Why Your Pre-Workout Smoothie Could Be A Bad Idea

A good workout can make you feel amazing, especially since exercise boosts those feel-good endorphins and dopamine neurotransmitters. To get the most out of your workout, don't head to the gym on an empty stomach, says the Mayo Clinic. You'll need to get some carbs in your body so you can work out hard and work out longer. After all, you don't want to cut short a great workout because you're starving.

How much you eat before a workout depends on when you decide to eat. Morning exercisers who have less than an hour before their workout could have some yogurt, a banana, or a sports drink. According to the National Academy of Sports Medicine, a carb-rich fruit smoothie is also a good option to give you the energy you need. Having foods in liquid form is best just before a workout because they can be quickly processed by your stomach.

However, you'll have to be mindful of what's in your smoothie. Some smoothies can have too much protein, fiber, or sugar, which can cause gastrointestinal issues during your workout.

Avoid high protein, fiber, and sugar in smoothies

Even if you're trying to increase your protein intake to build or retain muscle, adding a scoop of protein powder to your smoothie will slow down your digestion. You'll need up to an hour for your stomach to digest the protein in your smoothie, according to Men's Health.

While fiber is an important part of a healthy diet, it won't sit well in your digestive system if you plan a hard workout. According to the American Council on Exercise, high-fiber fruits and vegetables in your smoothie might be better as a snack a little later. Although a medium banana has 3 grams of fiber, you can include one in your pre-workout smoothie. Healthy fats make a smoothie feel more filling, but ACE says to avoid too much fat in a pre-workout smoothie because it takes much longer for your body to convert that fat to energy.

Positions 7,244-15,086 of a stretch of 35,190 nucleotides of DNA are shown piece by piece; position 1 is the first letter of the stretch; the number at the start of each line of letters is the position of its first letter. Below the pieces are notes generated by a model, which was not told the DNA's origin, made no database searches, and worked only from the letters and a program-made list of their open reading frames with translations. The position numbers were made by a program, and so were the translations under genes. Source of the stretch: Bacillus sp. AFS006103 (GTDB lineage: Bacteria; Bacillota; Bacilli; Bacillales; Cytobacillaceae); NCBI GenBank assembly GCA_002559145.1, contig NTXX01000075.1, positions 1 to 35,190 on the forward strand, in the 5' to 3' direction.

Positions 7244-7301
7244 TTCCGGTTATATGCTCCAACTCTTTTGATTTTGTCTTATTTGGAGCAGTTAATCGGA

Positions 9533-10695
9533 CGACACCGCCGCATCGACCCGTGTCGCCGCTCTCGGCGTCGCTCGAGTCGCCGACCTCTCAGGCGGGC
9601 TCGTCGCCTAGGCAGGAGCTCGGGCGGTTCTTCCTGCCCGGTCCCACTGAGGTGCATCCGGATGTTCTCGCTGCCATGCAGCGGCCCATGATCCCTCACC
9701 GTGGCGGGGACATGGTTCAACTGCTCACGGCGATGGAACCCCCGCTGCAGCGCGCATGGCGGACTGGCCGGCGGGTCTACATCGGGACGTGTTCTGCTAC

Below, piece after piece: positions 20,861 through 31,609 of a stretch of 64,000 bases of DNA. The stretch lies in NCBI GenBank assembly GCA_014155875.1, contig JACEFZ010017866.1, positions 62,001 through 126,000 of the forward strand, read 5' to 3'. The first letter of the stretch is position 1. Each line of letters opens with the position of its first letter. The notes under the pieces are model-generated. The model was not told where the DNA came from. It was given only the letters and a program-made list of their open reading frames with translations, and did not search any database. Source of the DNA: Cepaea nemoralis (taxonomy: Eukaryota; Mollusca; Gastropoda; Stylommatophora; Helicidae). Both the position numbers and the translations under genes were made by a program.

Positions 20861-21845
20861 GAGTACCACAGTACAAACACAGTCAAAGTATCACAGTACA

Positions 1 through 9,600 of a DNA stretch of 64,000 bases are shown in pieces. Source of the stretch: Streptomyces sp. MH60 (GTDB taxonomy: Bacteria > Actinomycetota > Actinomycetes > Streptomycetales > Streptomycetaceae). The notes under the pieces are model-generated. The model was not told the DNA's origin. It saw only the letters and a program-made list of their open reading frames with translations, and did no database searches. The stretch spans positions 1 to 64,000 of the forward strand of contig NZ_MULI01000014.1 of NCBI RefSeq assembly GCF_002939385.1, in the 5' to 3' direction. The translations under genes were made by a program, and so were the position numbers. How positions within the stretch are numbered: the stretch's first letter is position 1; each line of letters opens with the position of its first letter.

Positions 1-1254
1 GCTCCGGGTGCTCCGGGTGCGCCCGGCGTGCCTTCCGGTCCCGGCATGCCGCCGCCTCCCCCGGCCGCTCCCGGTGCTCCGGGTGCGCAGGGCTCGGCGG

The Mayo Clinic suggests avoiding too many calories before a workout. Even if you can burn 600 calories during your spin class, some pre-made smoothies can be high in calories and sugar. For example, Naked Superfood Machine has 270 calories and a whopping 54 grams of sugar. Meanwhile, Smoothie King's MangoFest smoothie has 300 calories and 66 grams of sugar.

Pre-workout smoothie ideas

Although a store-bought smoothie might be convenient, MedicineNet says that fresh smoothies made with some unsweetened yogurt are ideal for a pre-workout smoothie. Making your smoothie at home allows you to control how much sugar you put into your body. You can also add some kale for some vitamins A, B6, and K.

NASM suggests eating a gram of carbohydrate for each kilogram of body weight, which is about 68 grams for someone weighing 150 pounds. That might sound like a little much before your workout, but you can choose how much nutrition works best for you and your length and intensity of workout.

Here's a simple smoothie that's a little more than 200 calories with 47 grams of carbs and about 7 grams of protein. Blend a half cup of plain, fat-free yogurt with a medium banana and a cup of strawberries in cold water or unsweetened coconut water. Adding a 28-gram packet of plain oats will not only give your smoothie a little more bulk, but it will fill it out with 101 more calories, 19.5 grams of carbs, and about 3 grams of protein.